Radiographic, histologic, and chemical evaluation of bioresorbable 70/30 poly-L-lactide-CO-D, L-lactide interbody fusion cages in a goat model

Matthijs R Krijnen, Margriet G Mullender, Theo H Smit, Vincent Everts, Paul I J M Wuisman

Research output: Contribution to journalArticleAcademicpeer-review


STUDY DESIGN: A study of lumbar interbody fusion using polylactic acid-based bioresorbable fusion cages in a goat model.

OBJECTIVE: To evaluate the effect of polylactic acid polymer composition, and internal stabilization on the rate and quality of interbody fusion.

SUMMARY OF BACKGROUND DATA: A spinal cage should provide an appropriate biomechanical environment to facilitate interbody fusion. Previous studies have shown that bioresorbable polylactic acid-based cages can provide adequate stability for spinal fusion. However, at present and to our knowledge, the best bioresorbable materials, optimal cage stiffness, and desired period over which the cage should biodegrade are unknown.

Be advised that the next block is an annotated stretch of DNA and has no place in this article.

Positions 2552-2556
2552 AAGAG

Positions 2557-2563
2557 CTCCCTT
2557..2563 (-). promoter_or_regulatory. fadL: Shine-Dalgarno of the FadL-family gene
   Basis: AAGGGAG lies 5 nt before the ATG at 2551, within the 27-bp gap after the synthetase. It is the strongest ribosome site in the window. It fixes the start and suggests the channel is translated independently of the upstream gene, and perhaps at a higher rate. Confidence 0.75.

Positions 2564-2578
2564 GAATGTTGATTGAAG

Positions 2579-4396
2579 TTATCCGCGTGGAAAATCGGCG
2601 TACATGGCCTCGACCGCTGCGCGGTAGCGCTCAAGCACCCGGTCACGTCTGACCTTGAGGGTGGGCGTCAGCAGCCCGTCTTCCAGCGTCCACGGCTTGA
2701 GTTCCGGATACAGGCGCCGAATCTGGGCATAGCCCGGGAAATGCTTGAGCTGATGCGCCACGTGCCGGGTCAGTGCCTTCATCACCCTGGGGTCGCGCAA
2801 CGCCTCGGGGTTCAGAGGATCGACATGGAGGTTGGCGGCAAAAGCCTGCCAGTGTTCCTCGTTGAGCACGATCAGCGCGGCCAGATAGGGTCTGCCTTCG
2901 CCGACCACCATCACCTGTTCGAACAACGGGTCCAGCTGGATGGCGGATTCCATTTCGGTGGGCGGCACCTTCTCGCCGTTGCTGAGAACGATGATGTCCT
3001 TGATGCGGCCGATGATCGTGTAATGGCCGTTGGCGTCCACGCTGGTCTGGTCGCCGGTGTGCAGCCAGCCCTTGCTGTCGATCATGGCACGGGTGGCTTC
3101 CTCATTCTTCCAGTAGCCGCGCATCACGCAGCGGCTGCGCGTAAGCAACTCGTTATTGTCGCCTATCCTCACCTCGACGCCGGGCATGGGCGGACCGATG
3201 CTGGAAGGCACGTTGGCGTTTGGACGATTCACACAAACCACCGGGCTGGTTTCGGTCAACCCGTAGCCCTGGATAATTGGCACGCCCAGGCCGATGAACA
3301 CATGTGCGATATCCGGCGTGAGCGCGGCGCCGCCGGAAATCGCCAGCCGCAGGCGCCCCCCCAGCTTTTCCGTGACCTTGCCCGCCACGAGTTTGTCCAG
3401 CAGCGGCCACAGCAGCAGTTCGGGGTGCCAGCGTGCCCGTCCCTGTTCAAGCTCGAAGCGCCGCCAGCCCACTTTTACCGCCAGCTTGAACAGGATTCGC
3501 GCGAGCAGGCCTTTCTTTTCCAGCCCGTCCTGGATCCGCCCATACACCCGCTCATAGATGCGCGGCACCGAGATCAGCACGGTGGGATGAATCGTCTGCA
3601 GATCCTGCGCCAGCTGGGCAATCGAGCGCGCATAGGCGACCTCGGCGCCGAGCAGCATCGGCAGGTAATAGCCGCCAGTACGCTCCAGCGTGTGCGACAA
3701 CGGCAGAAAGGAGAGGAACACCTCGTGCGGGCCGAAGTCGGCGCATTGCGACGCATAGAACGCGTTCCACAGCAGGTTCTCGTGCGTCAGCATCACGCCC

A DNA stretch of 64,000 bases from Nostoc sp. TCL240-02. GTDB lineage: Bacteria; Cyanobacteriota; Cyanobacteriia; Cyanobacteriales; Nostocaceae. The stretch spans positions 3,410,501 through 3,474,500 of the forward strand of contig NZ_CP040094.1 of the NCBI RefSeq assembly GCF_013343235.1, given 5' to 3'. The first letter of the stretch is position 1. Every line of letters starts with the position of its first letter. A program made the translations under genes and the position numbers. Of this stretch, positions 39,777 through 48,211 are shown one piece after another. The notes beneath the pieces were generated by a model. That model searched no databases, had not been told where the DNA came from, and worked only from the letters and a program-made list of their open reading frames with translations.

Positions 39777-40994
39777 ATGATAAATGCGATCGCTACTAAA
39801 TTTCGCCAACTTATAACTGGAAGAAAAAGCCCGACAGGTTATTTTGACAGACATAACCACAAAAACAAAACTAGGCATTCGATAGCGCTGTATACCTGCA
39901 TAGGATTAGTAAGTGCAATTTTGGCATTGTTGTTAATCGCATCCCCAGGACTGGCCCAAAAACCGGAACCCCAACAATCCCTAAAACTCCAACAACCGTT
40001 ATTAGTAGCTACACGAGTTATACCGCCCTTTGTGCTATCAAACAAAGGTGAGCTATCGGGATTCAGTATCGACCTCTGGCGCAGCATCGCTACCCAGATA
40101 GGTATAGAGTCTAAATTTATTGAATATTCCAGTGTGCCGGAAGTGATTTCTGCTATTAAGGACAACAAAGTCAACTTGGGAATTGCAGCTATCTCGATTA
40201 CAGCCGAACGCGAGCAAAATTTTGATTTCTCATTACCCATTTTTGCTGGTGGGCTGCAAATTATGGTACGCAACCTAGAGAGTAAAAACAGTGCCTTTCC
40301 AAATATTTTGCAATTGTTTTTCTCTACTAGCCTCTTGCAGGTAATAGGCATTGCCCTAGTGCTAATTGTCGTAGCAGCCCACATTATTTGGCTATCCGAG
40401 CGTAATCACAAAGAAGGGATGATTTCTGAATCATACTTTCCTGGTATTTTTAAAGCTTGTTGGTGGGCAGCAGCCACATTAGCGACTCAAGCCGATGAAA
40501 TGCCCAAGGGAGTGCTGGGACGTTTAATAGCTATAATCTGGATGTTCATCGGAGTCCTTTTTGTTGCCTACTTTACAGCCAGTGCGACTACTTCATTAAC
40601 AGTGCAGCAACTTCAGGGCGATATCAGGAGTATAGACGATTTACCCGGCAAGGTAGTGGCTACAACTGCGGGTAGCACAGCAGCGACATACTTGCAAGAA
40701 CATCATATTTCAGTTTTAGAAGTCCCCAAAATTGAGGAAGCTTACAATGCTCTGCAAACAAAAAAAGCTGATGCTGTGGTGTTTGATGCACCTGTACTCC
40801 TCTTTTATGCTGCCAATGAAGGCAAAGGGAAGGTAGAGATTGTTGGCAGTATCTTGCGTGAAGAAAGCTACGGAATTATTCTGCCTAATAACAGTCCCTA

METHODS: Interbody fusions were performed at L3-L4 level in 35 skeletally mature Dutch milk goats. Titanium and poly-L-lactide-CO-D,L-lactide (PLDLLA) cages were implanted at random as stand-alone cages. In addition, PLDLLA cages were implanted with anterior fixation. The goats were euthanized at 3, 6, or 12 months. Radiographic, magnetic resonance imaging, histologic, and histomorphometric analyses were performed on retrieved segments. Chemical analysis was used to assess degradation of the retrieved PLDLLA cages. Beforehand, chemical and mechanical degradation of the PLDLLA cages were assessed in vitro.

RESULTS: At 3 months, bone graft was almost completely remodeled. Endochondral bone formation was observed in all specimens. At 6 months, 50% of the PLDLLA stand-alone cages and 83% of the PLDLLA anterior fixation cages were fused. At 12 months, 38% of the PLDLLA stand-alone and 83% of the titanium cages realized fusion. A very mild and dispersed foreign body reaction was seen in all PLDLLA specimens. E-beam sterilized PLDLLA cages degraded more rapidly in vivo as compared to both, PLDLLA cages in vitro, and ethylene oxide sterilized poly-L-lactic acid cages in vivo.

CONCLUSIONS: Within the 3-6-month period, PLDLLA stand-alone cages provided insufficient mechanical stability, which manifested as cracking and deformation of the cages and lower fusion rates. This result implies that within this time, additional stabilization is required; supplemental internal fixation proved sufficient to obtain successful fusion. In all cases, only a mild host response was seen, indicating good biocompatibility.

Original languageEnglish
Pages (from-to)1559-67
Number of pages9
Issue number14
Publication statusPublished - 15 Jun 2006

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